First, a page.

Pixar’s “Ratatouille” turns animation into a fine art

Pixar’s “Ratatouille” is not your average kiddie fare. Instead, it’s a beautiful tapestry of artwork that enchants the viewer with fine dining and will probably create a culinary desire in young ones.

Writer and director Brad Bird succeeds yet again in telling a story that is sophisticated enough for adults to enjoy, while entertaining the children in the audience at the same time. After his success with “The Incredibles,” this should come as no surprise.

In a sea of predictable and formulaic animated films, Bird’s work is original. He is able to tell a funny story while capturing your heart. And he does it without fart jokes.

In this film he has created a dreamer, a rat named Remy (Patton Oswalt, “The King of Queens,” “Failure to Launch”), who desires nothing more than to cook and create amazing dishes with unspoiled food and succulent spices, unlike the other rats around him who are content to steal and eat garbage.

A rat who wants to be a chef? In Paris? When no kitchen in the world would have him? Voila! Instant conflict.

It’s another brilliant sendup of the “staying true to yourself” theme, yet it still manages to maintain a fresh take on the subject.

There is a friend to gain, a love to find, a creed to believe and a happy (if unexpected) ending to achieve for all.

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However, be forewarned that there is some rather macabre subject matter in this film as well. It’s not all fluffy content. There is a scene with a shotgun at the very beginning that is sure to frighten some younger children, and another scene with a bunch of dead rats in traps. This film makes a serious attempt at examining a rat’s life and doesn’t overlook the unpleasant elements. It doesn’t pull its punches.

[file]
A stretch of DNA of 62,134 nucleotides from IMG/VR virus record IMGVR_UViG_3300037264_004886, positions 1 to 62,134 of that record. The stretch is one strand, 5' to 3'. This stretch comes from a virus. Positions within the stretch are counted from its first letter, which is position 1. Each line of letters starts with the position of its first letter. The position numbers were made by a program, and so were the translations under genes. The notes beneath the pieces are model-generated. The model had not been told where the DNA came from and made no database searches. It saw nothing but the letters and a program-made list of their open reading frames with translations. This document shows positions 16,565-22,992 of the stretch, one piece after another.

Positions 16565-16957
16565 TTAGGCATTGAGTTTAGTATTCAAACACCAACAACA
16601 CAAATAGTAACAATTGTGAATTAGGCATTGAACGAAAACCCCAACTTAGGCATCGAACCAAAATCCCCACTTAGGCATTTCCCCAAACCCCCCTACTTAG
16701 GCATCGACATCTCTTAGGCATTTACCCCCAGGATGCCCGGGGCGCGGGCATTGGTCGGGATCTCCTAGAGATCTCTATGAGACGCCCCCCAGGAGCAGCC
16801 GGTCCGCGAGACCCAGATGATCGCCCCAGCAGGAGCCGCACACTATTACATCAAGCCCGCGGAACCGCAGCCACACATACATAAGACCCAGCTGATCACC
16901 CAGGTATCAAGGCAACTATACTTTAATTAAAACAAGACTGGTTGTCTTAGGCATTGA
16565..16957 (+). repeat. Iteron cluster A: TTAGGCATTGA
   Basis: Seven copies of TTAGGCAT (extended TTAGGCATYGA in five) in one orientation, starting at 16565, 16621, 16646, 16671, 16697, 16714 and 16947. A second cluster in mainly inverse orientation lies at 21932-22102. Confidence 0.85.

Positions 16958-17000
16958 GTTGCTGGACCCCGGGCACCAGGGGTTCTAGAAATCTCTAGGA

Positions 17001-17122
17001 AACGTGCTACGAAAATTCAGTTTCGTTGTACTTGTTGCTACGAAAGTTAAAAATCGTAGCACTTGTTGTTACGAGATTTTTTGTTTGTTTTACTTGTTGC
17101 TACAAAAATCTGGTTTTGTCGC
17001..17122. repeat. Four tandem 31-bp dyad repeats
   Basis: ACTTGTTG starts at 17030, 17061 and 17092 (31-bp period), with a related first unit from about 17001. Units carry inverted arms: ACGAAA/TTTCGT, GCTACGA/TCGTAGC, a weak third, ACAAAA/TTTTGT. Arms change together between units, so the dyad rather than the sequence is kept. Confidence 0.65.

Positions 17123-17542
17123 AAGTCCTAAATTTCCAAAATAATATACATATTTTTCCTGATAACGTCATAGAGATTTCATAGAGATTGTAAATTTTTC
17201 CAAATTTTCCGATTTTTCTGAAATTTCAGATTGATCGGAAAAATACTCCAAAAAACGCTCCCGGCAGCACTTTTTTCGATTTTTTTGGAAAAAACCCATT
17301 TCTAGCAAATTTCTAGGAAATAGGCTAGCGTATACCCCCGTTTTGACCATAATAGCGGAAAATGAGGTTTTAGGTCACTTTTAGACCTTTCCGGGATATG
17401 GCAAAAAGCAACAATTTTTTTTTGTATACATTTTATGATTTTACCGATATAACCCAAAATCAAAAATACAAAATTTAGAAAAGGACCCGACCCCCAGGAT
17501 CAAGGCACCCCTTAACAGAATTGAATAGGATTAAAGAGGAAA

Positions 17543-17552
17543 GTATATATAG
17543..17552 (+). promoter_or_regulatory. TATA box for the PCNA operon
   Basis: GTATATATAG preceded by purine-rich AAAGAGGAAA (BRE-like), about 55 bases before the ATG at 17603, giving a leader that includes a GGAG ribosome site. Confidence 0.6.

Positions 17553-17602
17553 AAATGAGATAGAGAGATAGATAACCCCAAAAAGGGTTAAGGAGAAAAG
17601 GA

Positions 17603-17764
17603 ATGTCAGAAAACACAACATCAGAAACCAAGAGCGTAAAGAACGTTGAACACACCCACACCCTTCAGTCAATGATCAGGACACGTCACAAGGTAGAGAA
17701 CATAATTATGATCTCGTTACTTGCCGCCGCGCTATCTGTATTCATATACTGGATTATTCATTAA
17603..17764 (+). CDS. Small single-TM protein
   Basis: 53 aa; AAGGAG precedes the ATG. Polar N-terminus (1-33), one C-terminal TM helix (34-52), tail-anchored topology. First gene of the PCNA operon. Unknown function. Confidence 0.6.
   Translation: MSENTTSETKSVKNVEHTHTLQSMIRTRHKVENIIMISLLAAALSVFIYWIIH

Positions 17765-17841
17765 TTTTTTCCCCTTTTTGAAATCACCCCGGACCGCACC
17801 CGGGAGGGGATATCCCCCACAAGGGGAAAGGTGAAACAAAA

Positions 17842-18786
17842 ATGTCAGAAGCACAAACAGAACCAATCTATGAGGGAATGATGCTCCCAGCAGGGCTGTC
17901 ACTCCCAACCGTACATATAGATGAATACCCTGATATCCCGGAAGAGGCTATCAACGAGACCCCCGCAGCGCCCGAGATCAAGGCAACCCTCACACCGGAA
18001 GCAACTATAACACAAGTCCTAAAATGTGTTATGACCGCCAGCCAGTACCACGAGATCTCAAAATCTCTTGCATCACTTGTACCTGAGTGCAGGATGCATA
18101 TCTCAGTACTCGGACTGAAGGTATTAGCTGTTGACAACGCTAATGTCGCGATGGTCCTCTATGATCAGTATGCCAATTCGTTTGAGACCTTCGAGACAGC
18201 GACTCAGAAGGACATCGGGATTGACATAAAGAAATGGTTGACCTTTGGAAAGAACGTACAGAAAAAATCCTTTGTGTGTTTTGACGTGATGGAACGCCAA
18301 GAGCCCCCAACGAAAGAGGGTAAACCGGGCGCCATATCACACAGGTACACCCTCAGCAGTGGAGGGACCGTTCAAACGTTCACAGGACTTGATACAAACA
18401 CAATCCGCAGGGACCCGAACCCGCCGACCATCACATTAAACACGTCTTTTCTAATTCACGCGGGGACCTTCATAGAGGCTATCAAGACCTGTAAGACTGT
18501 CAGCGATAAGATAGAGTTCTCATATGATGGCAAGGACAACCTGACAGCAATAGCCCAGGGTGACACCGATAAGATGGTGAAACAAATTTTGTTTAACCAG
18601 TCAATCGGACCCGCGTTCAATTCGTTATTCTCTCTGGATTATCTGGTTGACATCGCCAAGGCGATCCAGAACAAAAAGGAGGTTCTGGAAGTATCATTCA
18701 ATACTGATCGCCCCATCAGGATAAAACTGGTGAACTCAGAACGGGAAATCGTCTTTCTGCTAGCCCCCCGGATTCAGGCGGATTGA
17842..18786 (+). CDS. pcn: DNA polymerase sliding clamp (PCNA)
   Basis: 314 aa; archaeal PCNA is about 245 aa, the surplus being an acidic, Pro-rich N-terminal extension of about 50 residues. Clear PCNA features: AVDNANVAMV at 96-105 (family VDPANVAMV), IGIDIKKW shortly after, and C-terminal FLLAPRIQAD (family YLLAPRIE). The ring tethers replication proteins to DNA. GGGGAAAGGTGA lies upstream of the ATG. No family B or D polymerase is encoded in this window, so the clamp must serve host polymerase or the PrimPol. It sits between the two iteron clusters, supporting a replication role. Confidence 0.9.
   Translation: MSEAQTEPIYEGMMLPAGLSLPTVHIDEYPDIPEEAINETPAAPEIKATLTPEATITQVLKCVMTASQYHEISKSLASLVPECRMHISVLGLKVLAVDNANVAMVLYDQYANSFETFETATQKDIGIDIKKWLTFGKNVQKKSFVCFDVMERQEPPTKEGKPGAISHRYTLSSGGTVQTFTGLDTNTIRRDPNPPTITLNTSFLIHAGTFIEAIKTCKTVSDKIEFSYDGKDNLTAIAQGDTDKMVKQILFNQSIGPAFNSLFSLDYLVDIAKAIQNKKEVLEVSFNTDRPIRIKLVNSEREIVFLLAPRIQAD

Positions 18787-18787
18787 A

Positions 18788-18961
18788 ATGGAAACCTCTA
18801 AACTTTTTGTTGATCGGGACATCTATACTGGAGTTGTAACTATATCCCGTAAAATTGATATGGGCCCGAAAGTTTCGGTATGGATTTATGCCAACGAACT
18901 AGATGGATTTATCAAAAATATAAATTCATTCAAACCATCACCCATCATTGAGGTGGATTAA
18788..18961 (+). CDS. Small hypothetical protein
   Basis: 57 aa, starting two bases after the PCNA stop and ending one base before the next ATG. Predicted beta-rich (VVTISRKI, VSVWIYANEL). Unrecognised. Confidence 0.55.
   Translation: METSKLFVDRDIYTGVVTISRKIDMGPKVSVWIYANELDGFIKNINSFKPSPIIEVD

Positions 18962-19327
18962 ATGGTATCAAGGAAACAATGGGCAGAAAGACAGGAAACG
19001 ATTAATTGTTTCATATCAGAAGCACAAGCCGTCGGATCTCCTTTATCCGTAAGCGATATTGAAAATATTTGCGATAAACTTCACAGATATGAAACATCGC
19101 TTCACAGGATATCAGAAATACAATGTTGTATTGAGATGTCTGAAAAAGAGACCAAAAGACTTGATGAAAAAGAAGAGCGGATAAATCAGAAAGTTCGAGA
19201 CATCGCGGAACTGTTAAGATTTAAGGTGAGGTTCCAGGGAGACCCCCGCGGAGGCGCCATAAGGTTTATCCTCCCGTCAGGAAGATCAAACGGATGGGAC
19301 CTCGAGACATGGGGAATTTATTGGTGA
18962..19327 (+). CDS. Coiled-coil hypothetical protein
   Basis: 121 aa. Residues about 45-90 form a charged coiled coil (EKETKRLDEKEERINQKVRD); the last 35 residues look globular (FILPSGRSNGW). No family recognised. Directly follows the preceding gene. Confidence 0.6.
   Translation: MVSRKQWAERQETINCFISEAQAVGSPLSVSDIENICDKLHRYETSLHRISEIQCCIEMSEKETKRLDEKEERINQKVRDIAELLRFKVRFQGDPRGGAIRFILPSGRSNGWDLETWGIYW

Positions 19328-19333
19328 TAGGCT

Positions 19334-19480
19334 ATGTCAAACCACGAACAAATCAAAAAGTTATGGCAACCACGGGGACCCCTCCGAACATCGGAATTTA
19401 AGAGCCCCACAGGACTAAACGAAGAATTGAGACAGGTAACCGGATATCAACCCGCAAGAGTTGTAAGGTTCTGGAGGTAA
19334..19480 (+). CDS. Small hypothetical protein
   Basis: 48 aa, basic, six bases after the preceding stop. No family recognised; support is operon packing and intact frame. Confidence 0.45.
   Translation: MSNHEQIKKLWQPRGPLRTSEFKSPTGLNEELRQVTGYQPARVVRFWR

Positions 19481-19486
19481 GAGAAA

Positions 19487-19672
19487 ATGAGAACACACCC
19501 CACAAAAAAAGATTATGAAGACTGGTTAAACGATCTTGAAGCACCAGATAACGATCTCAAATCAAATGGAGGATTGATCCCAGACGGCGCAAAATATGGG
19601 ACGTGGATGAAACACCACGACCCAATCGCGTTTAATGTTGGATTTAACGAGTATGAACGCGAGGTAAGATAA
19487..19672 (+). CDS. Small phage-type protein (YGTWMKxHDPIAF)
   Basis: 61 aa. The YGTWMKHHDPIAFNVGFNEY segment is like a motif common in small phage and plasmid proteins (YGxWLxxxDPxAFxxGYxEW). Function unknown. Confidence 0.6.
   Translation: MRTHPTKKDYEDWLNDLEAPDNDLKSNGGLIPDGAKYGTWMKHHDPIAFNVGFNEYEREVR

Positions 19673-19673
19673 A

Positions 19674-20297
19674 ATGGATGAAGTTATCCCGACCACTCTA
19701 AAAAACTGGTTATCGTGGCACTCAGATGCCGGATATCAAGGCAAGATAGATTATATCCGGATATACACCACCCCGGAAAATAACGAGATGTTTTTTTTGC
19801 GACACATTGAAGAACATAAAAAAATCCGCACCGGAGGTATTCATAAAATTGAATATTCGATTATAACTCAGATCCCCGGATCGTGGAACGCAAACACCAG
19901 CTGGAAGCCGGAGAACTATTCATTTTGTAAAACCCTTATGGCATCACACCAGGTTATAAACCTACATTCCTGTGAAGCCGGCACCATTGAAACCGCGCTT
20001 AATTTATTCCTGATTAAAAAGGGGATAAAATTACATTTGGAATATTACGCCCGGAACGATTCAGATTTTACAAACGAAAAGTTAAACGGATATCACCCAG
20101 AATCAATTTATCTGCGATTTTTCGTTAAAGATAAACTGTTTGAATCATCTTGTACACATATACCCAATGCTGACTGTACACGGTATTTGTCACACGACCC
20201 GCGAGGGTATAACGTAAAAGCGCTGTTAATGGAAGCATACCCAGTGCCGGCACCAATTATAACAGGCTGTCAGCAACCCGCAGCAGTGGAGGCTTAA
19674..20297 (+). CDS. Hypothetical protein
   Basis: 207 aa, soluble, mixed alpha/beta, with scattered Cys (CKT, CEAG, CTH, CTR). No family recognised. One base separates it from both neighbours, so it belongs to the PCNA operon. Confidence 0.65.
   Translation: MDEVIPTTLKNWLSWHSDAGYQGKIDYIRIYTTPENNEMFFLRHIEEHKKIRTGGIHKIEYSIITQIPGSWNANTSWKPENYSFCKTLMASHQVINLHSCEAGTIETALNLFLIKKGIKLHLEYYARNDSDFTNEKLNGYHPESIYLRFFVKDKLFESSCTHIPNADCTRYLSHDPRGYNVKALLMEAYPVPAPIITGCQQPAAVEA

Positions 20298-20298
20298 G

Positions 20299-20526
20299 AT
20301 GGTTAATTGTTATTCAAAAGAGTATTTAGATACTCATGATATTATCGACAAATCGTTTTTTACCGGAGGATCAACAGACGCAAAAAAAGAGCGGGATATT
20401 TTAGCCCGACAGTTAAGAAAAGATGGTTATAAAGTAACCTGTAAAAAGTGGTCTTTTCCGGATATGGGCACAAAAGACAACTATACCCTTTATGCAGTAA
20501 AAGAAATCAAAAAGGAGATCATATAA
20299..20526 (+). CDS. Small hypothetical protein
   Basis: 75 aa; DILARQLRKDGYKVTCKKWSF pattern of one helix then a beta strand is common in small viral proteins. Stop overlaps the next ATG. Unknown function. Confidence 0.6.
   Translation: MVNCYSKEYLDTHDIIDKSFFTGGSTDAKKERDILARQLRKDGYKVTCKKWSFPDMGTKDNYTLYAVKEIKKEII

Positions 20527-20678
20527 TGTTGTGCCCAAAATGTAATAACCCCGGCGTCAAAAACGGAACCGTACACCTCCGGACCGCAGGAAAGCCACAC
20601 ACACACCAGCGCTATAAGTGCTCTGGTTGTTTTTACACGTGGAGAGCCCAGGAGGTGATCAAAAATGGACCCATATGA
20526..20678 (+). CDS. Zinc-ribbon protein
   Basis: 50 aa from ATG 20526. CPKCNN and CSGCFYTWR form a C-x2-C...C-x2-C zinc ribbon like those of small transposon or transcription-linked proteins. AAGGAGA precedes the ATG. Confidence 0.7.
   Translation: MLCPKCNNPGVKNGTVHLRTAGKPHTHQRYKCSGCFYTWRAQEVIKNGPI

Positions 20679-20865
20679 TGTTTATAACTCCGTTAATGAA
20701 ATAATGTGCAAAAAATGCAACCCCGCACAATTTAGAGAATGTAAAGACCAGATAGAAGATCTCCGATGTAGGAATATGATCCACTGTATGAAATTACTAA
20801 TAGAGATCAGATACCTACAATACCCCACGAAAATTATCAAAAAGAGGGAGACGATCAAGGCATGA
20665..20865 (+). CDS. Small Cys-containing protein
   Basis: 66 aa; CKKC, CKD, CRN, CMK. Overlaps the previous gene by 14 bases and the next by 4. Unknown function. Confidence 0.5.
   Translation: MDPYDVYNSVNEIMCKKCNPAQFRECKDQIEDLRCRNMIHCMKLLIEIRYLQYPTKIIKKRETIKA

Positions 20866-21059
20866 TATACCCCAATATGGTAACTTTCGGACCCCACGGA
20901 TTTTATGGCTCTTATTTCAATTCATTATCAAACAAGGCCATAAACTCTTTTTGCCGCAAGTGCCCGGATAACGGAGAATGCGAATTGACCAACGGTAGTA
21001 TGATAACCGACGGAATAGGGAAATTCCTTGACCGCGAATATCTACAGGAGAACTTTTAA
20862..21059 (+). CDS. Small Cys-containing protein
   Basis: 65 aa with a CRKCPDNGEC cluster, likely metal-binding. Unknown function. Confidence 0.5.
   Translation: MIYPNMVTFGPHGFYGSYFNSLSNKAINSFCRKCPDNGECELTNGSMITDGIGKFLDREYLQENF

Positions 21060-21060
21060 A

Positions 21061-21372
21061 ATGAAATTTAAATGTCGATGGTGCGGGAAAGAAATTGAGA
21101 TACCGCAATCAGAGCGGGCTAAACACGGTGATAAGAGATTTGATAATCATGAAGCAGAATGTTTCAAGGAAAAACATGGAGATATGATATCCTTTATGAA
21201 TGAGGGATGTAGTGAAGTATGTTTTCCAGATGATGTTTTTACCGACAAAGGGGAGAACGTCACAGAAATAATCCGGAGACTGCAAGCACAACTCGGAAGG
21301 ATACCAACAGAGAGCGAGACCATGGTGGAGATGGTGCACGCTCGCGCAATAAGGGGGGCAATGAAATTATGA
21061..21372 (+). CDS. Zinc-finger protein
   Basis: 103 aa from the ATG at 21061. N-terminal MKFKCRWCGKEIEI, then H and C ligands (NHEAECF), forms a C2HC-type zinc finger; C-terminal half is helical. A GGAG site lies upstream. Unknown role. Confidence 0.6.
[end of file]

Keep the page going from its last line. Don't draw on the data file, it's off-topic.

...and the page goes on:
Adding to the great writing is the artwork that has gone into the making of this film. Once again, viewers can see the advancement in this technology as animated characters in one scene actually appear to be wet with fur that clings in the right places and skin that shines. Even the backdrops are beautiful. The stunning landscapes of Paris are breathtaking, and there is a scene at night in the fog that is just gorgeous. No detail is ignored.

This attention to detail can lead to imaginative fun when you enter the sewer world the rats live in underneath Paris. The rat band had to be one of the most creative highlights in the film.

And the voice casting for “Ratatouille” couldn’t be better. It was hard to identify some of the voices at first thanks to a couple of French accents, but in the end it was not difficult to recognize Brad Garrett (“Music and Lyrics,” “Everybody Loves Raymond”), Ian Holm (“The Lord of the Rings: The Fellowship of the Ring,” “The Day After Tomorrow”) and Peter O’Toole (“Lawrence of Arabia,” “Venus”). And of course, there was the legendary voice bit for John Ratzenberger (“Cars,” “Cheers”) as well.

As an added bonus, there is also a very funny short, “Lifted,” as the opener to the film. Pixar went back to the no-dialogue formula for this one; thankfully, there are no annoying bouncing sheep this time around.

Touted as one of the best Pixar films to date, this movie still didn’t manage to beat the magic that was “Finding Nemo.” Yet it’s right up there with some of Pixar’s greatest work.

It has memorable characters, a well-written plot and beautiful artwork. Just don’t go to the movie on an empty stomach, as this film will make anyone leave hungry.